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Plant-level Productivity and Imputation of Missing Data in U.S. Census Manufacturing Data

  • T. Kirk White
  • Jerome P. Reiter
  • Amil Petrin

Within-industry differences in measured plant-level productivity are large. A large literature has been devoted to explaining the causes and consequences of these differences. In the U.S. Census Bureau's manufacturing data, the Bureau imputes for missing values using methods known to result in underestimation of variability and potential bias in multivariate inferences. We present an alternative strategy for handling the missing data based on multiple imputation via sequences of classification and regression trees. We use our imputations and the Bureau's imputations to estimate within-industry productivity dispersions. The results suggest that there is more within-industry productivity dispersion than previous research has indicated. We also estimate relationships between productivity and market structure and between output prices, capital, and the probability of plant exit (controlling for productivity) based on the improved imputations. For some estimands, we find substantially different results than those based on the Census Bureau's imputations.

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Paper provided by National Bureau of Economic Research, Inc in its series NBER Working Papers with number 17816.

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Date of creation: Feb 2012
Date of revision:
Handle: RePEc:nbr:nberwo:17816
Note: PR
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  1. Amil Petrin & T. Kirk White & Jerome P. Reiter, 2009. "The Impact of Plant-Level Resource Reallocations and Technical Progress on U.S. Macroeconomic Growth," Working Papers 09-43, Center for Economic Studies, U.S. Census Bureau.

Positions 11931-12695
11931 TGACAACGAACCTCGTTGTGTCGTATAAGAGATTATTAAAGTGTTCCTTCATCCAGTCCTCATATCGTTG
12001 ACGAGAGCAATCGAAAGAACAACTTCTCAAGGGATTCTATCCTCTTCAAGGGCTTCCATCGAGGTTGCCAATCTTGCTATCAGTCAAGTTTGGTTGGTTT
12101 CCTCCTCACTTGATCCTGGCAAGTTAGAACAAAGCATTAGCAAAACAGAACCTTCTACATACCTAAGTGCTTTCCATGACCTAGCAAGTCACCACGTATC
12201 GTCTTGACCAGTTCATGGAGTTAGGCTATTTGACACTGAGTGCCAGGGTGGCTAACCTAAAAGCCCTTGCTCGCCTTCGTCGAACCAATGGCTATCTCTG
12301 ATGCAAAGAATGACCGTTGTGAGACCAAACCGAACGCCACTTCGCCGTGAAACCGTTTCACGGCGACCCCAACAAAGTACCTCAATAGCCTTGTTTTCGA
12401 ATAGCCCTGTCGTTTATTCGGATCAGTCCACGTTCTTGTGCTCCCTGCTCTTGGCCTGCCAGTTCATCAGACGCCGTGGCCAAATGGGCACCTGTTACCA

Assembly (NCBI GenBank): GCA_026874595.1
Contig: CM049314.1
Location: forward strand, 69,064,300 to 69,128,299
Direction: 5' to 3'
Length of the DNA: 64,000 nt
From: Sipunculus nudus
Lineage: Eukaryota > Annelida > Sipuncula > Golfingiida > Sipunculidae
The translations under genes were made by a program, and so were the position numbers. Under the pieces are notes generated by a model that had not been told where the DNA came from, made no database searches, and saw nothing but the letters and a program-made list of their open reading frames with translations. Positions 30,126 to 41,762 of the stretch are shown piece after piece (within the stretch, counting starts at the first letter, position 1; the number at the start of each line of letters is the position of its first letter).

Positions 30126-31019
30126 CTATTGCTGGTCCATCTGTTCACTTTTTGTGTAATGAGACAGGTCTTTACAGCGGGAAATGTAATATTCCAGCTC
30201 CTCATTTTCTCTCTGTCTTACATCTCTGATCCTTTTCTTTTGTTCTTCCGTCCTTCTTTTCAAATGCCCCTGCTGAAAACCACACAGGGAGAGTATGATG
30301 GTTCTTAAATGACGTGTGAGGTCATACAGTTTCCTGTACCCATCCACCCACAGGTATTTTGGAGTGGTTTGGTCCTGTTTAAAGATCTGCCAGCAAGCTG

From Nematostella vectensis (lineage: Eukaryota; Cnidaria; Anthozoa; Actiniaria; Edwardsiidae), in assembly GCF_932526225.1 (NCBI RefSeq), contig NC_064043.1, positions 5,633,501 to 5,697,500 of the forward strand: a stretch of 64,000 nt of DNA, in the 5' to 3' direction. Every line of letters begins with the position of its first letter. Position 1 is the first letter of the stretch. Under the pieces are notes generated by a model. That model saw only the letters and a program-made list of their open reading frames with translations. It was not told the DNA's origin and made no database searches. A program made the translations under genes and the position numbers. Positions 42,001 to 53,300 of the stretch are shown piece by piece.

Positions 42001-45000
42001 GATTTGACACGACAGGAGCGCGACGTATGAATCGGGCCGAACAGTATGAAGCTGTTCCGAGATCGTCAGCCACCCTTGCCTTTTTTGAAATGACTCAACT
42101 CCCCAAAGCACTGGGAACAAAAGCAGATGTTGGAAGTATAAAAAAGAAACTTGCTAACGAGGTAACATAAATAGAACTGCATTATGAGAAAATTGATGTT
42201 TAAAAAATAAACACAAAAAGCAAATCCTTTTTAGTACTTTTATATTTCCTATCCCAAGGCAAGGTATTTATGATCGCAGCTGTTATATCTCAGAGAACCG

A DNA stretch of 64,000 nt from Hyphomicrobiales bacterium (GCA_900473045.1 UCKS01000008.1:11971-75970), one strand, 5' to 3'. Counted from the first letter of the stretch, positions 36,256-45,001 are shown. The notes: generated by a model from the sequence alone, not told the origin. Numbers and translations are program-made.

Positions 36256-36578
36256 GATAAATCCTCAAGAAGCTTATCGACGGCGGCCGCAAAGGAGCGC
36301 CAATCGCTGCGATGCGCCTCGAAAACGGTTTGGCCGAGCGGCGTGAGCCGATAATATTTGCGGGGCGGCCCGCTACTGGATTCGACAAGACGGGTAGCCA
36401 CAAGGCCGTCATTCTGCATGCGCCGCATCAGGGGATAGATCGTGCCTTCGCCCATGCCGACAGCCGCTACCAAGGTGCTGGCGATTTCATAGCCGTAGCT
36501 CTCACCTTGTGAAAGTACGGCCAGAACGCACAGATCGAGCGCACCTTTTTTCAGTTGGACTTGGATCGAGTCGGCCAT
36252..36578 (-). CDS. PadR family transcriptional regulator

2. Mark Doms & Eric J. Bartelsman, 2000. "Understanding Productivity: Lessons from Longitudinal Microdata," Journal of Economic Literature, American Economic Association, vol. 38(3), pages 569-594, September.
  3. Greg Kaplan & Sam Schulhofer-Wohl, 2012. "Interstate Migration Has Fallen Less Than You Think: Consequences of Hot Deck Imputation in the Current Population Survey," Demography, Springer, vol. 49(3), pages 1061-1074, August.
  4. Ollinger, Michael & Fernandez-Cornejo, Jorge, 1998. "Innovation And Regulation In The Pesticide Industry," Agricultural and Resource Economics Review, Northeastern Agricultural and Resource Economics Association, vol. 27(1), April.
  5. Ackerberg, Daniel & Caves, Kevin & Frazer, Garth, 2006. "Structural identification of production functions," MPRA Paper 38349, University Library of Munich, Germany.
  6. Mark Roberts & Shawn Klimek & Timothy Dunne, 2004. "Entrant Experience and Plant Exit," Working Papers 04-12, Center for Economic Studies, U.S. Census Bureau.
  7. Steven Davis & Cheryl Grim & John Haltiwanger, 2008. "Productivity Dispersion and Input Prices: The Case of Electricity," Working Papers 08-33, Center for Economic Studies, U.S. Census Bureau.
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